Video excerpt taken from a Satsang during the November 2020 Diving Deep Retreat.
It's those moments where we are hardest on ourselves that actually call for the most kindness, for the most understanding, most forgiveness, the most self love. But sometimes that feels like an impossibility, the moment feels too heavy, too overwhelming to bring kindness into the equation. It feels like too much of a leap and too far to go. In those moments where self love and compassion can't be found maybe it's possible to look instead to the ways in which we're being unkind and too hard on ourselves and loosen the grip just a little, for just a moment. Let some space, some breathing room into the moment. Take a momentary pause and feel the relief and space and peace that that brings. Sometimes it's not a case of completely flipping the script, sometimes it's just the case of simply finding the tiniest of cracks to what is already there. Those cracks can be found anywhere and are waiting and willing to be found. Sometimes the kindest thing that can be managed is to find that single crack in life to take a momentary respite.
I wear my scars not like armour that I'm proud of or a badge of honour that I boast about, but as acknowledgement and reverence for what I have experienced. For the lessons I have learnt and as a reminder of what I have gone through. I'm neither proud or not proud They depict the humbling life showed me. They are just a part of me A part that I once tried to hide A part that I was once ashamed and avoidant of A part that I have now learnt to embrace and love. My scars tell a story But it's just that A story. They don't define me.
There are none so bright and full of love than those that have allowed life to penetrate them fully. Cracked open so immensely and felt so deeply the depth and breadth of their experiencing. Leaving no stone unturned, no shadow unseen, no feeling unmet. Those that have surrendered so tenderly to the acknowledgement that they know nothing. That they are but a whisper on the lips of life, carried in the arms of Grace, and held in the groundlessness of Being itself. Their cracked open heart laid gently to rest at the feet of their very own beloved Self.
One of the biggest helps for me to move beyond my conditioned responses and traumas and to heal and integrate them has been learning how to cope with strong and intense emotions - which for the record I was pretty fantastic at avoiding for most of my life! I would say that when all the strategies for avoiding no longer worked the only way to turn was through and into them. It was a case of let go or be dragged but turning into them was definitely the last thing I would have originally thought would be of help, go figure ¯\_(ツ)_/¯ For me this was learning to hold emotions and energetic arisings like you would a small child in a loving embrace, to pull them closer and say, "It's okay you can be here. I don't need you to change or be gone, you don't need to be fixed or healed. You can be just as you are for as long as you need. You are also free to leave if and when you're ready to as well." It was Adyashanti that first introduced me to this idea of embracing not running away from difficult experiences. To lovingly hold…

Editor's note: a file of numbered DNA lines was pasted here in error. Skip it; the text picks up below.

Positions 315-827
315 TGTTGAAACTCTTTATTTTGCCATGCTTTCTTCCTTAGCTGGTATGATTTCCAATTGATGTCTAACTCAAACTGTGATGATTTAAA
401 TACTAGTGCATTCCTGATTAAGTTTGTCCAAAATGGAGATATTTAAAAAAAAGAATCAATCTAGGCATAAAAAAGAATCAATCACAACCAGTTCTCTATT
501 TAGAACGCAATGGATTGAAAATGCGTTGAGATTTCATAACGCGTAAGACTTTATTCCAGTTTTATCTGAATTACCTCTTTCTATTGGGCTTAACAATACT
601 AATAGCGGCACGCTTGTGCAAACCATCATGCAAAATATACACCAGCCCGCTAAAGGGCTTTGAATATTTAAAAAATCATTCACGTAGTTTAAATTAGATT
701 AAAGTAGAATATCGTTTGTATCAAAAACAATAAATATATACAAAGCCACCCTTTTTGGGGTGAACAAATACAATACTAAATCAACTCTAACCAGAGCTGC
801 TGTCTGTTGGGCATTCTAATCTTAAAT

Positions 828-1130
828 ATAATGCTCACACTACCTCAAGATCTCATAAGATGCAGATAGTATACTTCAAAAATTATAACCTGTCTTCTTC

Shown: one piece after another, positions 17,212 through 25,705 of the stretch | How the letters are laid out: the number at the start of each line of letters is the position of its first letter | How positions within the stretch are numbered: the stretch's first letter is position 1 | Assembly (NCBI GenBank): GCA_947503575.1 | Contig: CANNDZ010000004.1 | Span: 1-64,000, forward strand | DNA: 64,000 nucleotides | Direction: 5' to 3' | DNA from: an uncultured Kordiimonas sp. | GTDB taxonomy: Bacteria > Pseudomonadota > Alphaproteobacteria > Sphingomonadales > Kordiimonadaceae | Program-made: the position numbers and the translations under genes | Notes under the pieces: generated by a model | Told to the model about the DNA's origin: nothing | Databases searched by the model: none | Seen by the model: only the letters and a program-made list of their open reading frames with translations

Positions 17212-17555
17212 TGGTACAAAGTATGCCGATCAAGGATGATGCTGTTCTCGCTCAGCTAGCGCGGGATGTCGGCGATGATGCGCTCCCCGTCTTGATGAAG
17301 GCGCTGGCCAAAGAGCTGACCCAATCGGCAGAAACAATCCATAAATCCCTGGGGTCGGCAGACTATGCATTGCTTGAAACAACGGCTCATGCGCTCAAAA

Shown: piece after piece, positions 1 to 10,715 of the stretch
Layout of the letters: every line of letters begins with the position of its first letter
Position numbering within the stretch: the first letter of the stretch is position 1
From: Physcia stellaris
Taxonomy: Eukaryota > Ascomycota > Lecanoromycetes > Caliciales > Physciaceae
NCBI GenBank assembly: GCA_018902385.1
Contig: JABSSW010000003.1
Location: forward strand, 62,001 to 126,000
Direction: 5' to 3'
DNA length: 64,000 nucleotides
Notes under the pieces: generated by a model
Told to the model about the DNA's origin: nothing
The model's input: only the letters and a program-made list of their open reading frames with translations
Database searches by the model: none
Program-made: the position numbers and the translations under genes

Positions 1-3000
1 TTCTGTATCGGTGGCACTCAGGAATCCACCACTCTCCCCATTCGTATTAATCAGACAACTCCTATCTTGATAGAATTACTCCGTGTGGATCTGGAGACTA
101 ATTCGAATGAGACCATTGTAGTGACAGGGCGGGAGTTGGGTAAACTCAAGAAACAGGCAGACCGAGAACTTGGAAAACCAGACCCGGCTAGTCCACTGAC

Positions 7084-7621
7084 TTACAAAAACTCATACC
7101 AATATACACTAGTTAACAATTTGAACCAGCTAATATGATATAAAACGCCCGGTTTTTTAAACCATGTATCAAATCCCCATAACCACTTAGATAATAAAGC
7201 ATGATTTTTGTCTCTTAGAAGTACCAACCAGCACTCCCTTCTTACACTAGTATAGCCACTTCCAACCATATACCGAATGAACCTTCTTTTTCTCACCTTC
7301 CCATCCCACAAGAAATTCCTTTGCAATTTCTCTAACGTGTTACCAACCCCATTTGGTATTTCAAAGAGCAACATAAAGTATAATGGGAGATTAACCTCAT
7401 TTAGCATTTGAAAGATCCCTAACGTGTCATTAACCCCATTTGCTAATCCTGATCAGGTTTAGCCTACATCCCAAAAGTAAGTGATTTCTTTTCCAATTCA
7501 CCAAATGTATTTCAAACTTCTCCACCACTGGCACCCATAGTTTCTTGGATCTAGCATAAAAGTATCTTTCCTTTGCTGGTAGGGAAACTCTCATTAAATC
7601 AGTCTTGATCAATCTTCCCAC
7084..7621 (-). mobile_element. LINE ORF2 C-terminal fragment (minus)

When we experience a strong emotion or felt response to life there is a call to be present, a call to sink into it. It's not the moment to run away and avoid. It's not the moment to reject and try with all your might to change the course of life. Life is giving you a gift, an opening, the natural call to Self, the great unknowing by which all becomes known, accepted and loved. Don't be afraid, the call into the unknown is the call home, the call to the ground of your Being, it's the natural call of freedom and peace. In this moment attention is your true power, your place of healing. The only doing is the seeing, is the accepting. Tender loving attention embracing the aliveness of life.
Many of us have experienced trauma and hurt from abusive, harmful or dysfunctional relationships of all descriptions and types in our lives. I bow at your courage to try and move beyond it and heal. Equally if you're not quite there in your journey that's okay, I honor that too. I feel conversations about this topic are so vital so that we can explore these sorts of things together, both individually and in a broader sense within our communities and society at large. This is where I think healing happens, through open dialogue and exploration and I believe a lot of healing needs to happen overall as the world seems to have a lot of traumatised people who in turn perpetuate and carry on this cycle. Shutting the conversation down isn't the answer, opening it up is, even though it opens up those wounds. Those wounds need to be seen and given some TLC to be healed so that the cycle can finally come to an end. But it doesn't mean it's an easy topic to talk on, the courage and vulnerability it takes to even go into this subject from any angle (and as reader or writer) is not…